(C) The resource adequacy benefits of generation resources acquired by an electrical corporation pursuant to subparagraph (A) shall be allocated to all customers who pay their net capacity costs. Net capacity costs shall be determined by subtracting the energy and ancillary services value of the resource from the total costs paid by the electrical corporation pursuant to a contract with a third party or the annual revenue requirement for the resource if the electrical corporation directly owns the resource. An energy auction shall not be required as a condition for applying this allocation, but may be allowed as a means to establish the energy and ancillary services value of the resource for purposes of determining the net costs of capacity to be recovered from customers pursuant to this paragraph, and the allocation of the net capacity costs of contracts with third parties shall be allowed for the terms of those contracts.
(D) It is the intent of the Legislature, in enacting this paragraph, to provide additional guidance to the commission with respect to the implementation of subdivision (g) of Section 380, as well as to ensure that the customers to whom the net costs and benefits of capacity are allocated are not required to pay for the cost of electricity they do not consume.
(3) Ensure that customers of other providers are responsible for their proportionate share of the costs of programs authorized pursuant to Sections 379.5 and 381.
(d) (1) If the commission approves a centralized resource adequacy mechanism pursuant to subdivisions (h) and (i) of Section 380, upon the implementation of the centralized resource adequacy mechanism the requirements of paragraph (2) of subdivision (c) shall be suspended. If the commission later orders that electrical corporations cease procuring capacity through a centralized resource adequacy mechanism, the requirements of paragraph (2) of subdivision (c) shall again apply.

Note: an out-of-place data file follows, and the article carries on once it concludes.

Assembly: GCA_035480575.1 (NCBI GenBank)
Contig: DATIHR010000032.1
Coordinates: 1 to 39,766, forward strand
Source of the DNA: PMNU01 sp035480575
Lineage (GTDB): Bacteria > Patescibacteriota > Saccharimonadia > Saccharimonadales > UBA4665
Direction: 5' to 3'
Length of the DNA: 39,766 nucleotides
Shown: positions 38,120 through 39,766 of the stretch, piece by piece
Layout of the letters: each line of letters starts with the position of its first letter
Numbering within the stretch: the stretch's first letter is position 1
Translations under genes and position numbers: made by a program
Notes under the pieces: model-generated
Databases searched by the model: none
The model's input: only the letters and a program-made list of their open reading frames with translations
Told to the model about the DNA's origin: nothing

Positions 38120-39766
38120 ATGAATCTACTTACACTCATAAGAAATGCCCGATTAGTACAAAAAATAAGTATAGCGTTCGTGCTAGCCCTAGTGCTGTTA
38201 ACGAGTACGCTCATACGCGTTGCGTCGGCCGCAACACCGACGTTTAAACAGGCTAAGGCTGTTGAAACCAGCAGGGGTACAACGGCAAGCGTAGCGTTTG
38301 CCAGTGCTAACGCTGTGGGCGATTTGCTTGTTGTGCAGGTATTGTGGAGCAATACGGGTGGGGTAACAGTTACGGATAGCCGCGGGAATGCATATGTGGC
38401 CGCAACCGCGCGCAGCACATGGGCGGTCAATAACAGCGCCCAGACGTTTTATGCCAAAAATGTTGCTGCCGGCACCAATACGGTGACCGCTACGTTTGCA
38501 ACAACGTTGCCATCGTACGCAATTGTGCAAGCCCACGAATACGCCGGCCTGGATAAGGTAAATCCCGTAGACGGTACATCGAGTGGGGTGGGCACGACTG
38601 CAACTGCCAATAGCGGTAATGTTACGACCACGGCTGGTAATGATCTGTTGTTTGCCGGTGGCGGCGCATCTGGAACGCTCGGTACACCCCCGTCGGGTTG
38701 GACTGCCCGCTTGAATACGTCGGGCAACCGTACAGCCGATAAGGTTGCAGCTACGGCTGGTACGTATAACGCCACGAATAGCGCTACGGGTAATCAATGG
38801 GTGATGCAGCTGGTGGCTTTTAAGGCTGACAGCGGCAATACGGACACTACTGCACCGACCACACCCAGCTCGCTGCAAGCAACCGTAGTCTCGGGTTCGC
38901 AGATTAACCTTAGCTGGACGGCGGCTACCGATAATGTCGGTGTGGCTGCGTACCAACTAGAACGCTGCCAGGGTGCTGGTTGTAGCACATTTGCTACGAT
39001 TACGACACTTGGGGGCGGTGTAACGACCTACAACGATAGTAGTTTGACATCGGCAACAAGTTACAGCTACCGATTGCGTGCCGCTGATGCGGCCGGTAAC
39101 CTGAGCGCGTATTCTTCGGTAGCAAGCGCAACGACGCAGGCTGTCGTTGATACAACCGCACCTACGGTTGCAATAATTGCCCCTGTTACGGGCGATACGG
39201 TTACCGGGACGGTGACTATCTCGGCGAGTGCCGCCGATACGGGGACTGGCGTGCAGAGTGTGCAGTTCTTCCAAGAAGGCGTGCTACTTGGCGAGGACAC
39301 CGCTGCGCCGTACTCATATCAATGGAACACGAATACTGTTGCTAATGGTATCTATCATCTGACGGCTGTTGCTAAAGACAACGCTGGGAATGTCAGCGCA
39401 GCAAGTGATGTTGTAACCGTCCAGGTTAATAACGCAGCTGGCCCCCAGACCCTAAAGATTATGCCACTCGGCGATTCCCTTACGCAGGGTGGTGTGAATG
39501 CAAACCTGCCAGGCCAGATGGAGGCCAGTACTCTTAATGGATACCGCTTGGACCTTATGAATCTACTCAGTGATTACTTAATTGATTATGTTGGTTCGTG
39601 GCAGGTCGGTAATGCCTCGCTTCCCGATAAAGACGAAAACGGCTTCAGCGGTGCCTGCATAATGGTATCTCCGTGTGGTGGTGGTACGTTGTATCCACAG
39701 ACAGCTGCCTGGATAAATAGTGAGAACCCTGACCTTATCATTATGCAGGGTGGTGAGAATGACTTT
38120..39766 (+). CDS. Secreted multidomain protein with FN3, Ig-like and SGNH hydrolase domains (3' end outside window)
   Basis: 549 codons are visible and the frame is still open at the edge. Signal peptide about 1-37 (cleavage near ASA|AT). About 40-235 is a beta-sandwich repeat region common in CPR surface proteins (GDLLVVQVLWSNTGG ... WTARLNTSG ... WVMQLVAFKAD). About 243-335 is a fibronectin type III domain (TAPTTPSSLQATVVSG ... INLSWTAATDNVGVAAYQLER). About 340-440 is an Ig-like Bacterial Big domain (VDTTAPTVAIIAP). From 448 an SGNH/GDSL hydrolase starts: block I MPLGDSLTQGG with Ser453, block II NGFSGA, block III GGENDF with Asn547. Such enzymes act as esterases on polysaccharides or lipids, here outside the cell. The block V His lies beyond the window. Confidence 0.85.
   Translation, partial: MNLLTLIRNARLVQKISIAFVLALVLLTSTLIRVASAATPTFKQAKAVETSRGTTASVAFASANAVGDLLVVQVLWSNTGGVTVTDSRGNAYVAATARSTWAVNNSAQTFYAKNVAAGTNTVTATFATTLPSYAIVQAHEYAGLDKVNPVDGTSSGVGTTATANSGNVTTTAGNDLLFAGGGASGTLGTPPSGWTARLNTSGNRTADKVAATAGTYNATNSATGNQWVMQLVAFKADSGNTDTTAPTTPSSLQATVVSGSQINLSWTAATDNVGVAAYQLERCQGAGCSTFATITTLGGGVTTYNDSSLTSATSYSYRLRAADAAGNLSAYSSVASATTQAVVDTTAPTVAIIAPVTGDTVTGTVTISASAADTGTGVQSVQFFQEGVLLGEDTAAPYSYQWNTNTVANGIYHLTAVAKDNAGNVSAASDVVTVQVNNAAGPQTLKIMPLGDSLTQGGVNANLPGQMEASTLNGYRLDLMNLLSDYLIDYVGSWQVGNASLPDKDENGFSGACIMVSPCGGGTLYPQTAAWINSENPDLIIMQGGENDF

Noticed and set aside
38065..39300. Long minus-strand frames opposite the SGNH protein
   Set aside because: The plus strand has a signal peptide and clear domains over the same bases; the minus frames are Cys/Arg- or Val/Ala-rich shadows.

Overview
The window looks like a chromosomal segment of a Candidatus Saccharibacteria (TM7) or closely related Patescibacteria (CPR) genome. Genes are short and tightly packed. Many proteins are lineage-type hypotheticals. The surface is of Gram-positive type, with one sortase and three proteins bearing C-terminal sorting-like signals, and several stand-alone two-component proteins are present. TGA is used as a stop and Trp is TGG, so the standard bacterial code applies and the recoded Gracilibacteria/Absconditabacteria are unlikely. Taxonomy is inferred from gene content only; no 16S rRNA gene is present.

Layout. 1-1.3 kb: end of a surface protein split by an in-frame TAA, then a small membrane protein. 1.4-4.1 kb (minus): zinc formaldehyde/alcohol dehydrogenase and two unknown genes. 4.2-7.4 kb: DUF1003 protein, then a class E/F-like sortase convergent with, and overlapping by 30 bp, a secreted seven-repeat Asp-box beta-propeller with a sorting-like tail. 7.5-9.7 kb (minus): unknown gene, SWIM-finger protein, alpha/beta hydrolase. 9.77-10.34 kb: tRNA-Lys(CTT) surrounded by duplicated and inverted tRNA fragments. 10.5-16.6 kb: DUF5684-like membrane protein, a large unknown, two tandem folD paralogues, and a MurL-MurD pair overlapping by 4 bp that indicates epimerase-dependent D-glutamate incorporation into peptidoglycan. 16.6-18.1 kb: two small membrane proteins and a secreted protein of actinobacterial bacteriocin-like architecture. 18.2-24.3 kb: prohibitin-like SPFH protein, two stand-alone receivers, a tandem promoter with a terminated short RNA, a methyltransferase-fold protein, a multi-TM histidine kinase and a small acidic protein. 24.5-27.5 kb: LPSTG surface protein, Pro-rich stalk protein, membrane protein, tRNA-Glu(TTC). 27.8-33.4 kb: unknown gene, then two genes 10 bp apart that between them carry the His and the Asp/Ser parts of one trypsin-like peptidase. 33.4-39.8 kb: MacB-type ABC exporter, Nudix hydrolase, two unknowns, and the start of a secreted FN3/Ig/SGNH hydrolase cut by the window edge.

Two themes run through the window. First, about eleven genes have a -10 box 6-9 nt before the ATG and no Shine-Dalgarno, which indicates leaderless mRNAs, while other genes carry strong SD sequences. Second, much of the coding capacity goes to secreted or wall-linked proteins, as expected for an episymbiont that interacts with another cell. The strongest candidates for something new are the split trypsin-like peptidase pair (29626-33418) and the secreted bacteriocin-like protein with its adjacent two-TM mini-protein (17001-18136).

(2) If the use of a centralized resource adequacy mechanism is authorized by the commission and has been implemented as set forth in paragraph (1), the net capacity costs of generation resources that the commission determines are required to meet urgent system or urgent local grid reliability needs, and that the commission authorizes to be procured outside of the Section 380 or 454.5 processes, shall be recovered according to the provisions of paragraph (2) of subdivision (c).
(3) Nothing in this subdivision supplants the resource adequacy requirements of Section 380 or the resource procurement procedures established in Section 454.5.
(e) The commission may report to the Legislature on the efficacy of authorizing individual retail end-use residential customers to enter into direct transactions, including appropriate consumer protections.

SEC. 3.SEC. 2.

 Section 395.5 is added to the Public Utilities Code, to read:

395.5.
 Beginning January 1, 2016, no electric service provider shall offer full consolidated billing. Only the electrical corporation shall calculate the electrical corporation’s charges.

SEC. 4.SEC. 3.

 Section 769.1 is added to the Public Utilities Code, to read:

769.1.
 (a) It is the intent of the Legislature to maintain the safety and reliability of the distribution grid to ensure California can accommodate widespread distributed energy resources.
(b) For purposes of this section, the following terms have the following meanings:
(1) “Distribution system equipment” means the portions of the electric delivery system beginning with equipment that operates at voltages lower than that controlled by the Independent System Operator up to and including a customer’s electric meter.
(2) “Distribution system support functions” means the functions currently provided by an electrical corporation, including, but not limited to, billing, customer service, call centers, other support services, and line clearance tree trimming.

(b)

(c) An electrical corporation shall continue to construct, own, and operate distribution system equipment, and shall continue to provide distribution system support functions directly with their own employees, except that construction of distribution system equipment and line clearance tree trimming may be performed under a contract between the electrical corporation and another entity.
(d) This section does not prohibit customer or third-party owned or operated distributed generation equipment or energy storage equipment on either of the following:
(1) The customer side of the meter.
(2) The utility side of the meter if that equipment is either under contract to the electrical corporation or under an interconnection tariff.

(c)

(e) Before January 1, 2021, the commission shall not adopt any decision inconsistent with subdivision (b). (c).

(d)

(f) This section shall remain in effect only until January 1, 2021, and as of that date is repealed.

SEC. 5.SEC. 4.

 No reimbursement is required by this act pursuant to Section 6 of Article XIII B of the California Constitution because the only costs that may be incurred by a local agency or school district will be incurred because this act creates a new crime or infraction, eliminates a crime or infraction, or changes the penalty for a crime or infraction, within the meaning of Section 17556 of the Government Code, or changes the definition of a crime within the meaning of Section 6 of Article XIII B of the California Constitution.